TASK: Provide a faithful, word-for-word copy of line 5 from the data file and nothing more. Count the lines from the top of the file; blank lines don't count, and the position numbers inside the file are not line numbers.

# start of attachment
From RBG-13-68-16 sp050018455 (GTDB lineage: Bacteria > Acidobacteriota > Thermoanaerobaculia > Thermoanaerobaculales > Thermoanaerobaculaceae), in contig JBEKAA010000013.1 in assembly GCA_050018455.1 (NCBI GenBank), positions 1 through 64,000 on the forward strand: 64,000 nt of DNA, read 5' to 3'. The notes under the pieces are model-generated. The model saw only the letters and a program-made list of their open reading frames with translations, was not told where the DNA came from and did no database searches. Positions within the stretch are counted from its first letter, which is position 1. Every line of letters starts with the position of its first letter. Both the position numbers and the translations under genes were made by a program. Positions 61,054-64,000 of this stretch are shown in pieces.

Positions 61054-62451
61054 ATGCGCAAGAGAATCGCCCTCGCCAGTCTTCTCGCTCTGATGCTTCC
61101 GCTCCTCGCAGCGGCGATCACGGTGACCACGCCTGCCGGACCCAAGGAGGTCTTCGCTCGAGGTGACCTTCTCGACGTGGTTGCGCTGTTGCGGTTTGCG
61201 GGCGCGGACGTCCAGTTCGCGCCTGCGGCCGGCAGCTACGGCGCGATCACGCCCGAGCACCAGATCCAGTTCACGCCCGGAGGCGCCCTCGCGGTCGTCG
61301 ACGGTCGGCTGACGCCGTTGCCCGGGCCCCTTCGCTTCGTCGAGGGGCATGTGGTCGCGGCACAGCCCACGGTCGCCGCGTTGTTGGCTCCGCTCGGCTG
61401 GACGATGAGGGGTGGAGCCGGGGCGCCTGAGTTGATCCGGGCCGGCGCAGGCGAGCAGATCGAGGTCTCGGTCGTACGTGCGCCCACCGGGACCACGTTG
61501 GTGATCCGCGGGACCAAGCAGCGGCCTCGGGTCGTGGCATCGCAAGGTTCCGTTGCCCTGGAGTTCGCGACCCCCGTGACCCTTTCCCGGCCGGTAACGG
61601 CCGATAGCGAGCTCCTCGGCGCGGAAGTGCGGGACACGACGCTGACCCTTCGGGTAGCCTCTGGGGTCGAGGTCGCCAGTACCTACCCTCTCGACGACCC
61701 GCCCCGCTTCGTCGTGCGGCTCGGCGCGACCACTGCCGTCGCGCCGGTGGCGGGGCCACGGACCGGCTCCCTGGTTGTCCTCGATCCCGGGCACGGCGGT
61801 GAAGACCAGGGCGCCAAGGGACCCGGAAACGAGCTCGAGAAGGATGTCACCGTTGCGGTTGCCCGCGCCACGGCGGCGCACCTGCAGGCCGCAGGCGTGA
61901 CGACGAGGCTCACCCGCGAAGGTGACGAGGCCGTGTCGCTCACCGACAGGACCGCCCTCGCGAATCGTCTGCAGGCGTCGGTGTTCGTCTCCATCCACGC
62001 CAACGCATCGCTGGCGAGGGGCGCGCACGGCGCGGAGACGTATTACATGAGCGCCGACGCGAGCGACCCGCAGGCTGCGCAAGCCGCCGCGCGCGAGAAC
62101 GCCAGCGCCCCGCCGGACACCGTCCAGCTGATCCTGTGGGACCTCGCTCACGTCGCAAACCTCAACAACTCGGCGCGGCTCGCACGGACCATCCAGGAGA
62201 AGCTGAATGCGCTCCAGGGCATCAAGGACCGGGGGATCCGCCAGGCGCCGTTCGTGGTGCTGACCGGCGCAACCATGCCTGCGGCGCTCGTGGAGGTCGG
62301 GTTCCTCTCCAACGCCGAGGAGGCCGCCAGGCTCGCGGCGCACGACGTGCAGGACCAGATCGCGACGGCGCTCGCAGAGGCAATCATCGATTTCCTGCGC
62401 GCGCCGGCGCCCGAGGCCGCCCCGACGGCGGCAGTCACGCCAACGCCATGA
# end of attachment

61201 GGCGCGGACGTCCAGTTCGCGCCTGCGGCCGGCAGCTACGGCGCGATCACGCCCGAGCACCAGATCCAGTTCACGCCCGGAGGCGCCCTCGCGGTCGTCG